If you’ve experienced these other forms of abuse, you may have come to doubt your own worth or sanity, and have little self-confidence. But just remember: These are tactics that abusers use to control and intimidate. Whatever you may have come to believe about yourself is a reflection of the abuse, not of truth. Please do think about seeking help – you deserve much better. Nobody has the right to control and hurt you.

(Source: Easteal, P. And McOrmond-Plummer, L, Real Rape Real Pain: Help for Women Sexually Assaulted by Male Partner, Hybrid Publishers, Melbourne, 2006)

TYPES OF PARTNER RAPE

It’s a common misconception that rape – particularly partner rape – is about sex, rather than an act of power, control and violence. Here are common types of partner rape (note: They are NOT excuses for abuser behaviour, and just because an abuser is motivated by, say, power one time doesn’t mean he always is; I can clearly identify times when my ex-partner was motivated either by power or by anger):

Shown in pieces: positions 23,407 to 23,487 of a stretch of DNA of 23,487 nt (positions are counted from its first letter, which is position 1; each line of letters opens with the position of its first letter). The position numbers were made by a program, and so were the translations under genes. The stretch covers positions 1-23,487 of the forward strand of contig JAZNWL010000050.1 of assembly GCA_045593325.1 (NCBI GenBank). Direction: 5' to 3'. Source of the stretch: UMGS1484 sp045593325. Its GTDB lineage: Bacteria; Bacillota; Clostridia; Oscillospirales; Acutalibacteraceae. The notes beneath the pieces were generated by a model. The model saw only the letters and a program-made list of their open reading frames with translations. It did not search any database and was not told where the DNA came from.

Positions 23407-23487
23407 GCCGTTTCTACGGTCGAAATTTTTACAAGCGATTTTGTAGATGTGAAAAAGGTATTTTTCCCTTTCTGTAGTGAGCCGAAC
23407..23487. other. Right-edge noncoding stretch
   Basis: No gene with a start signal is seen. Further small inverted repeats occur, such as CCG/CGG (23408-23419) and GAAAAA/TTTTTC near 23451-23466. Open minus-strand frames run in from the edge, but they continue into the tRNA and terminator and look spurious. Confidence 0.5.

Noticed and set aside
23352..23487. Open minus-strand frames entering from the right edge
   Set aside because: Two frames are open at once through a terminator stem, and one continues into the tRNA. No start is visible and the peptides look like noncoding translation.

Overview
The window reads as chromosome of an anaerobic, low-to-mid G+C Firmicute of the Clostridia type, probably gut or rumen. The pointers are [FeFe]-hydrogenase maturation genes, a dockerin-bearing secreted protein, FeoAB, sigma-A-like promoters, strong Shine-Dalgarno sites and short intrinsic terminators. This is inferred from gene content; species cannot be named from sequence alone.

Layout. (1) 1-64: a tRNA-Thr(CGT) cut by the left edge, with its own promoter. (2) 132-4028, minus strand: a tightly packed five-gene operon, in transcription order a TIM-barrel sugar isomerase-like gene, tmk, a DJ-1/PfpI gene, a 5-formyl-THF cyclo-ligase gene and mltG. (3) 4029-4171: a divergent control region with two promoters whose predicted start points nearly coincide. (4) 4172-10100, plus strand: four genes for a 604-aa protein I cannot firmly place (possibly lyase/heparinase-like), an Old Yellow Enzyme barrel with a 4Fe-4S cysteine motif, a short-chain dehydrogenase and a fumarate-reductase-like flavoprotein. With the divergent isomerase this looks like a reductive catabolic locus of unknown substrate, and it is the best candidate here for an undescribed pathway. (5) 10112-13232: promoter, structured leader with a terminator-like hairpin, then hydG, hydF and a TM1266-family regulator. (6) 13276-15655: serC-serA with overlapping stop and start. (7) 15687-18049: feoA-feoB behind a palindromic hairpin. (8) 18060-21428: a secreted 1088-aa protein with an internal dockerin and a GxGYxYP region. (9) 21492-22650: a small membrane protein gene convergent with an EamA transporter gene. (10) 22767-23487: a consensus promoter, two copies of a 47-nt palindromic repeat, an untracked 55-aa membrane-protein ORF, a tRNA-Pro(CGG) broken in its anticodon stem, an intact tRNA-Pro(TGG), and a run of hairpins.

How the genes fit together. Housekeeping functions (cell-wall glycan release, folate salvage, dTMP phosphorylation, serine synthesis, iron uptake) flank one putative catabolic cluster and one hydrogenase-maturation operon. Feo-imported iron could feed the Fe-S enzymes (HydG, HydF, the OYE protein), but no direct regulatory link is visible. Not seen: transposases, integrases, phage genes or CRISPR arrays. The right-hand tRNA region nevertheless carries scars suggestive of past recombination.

• Power Rape: This happens to “show her who’s boss.” Batterers often want sex after beating their partners, and it’s a means of forcing the woman to forget the fight and make up. It may happen because she said no to sex, or because she wants to leave. It may not be physically violent, but can involve sufficient force to get what he wants. Power rape occurs also when a woman is bullied or intimidated into giving in “to keep the peace.”
  • Anger Rape: Anger rape is often very violent and is carried out in retaliation when a man perceives his partner “deserves” it – perhaps by calling his masculinity into question. It might be a response to her leaving, “flirting”, showing him up in front of others.
  • Sadistic Rape: Where an anger rapist hurts the woman to punish her, in sadistic rape the abuser gets off on causing the pain, fear and humiliation. Cutting, biting, burning, urinating upon the victim or other painful and humiliating treatment characterizes sadistic rape.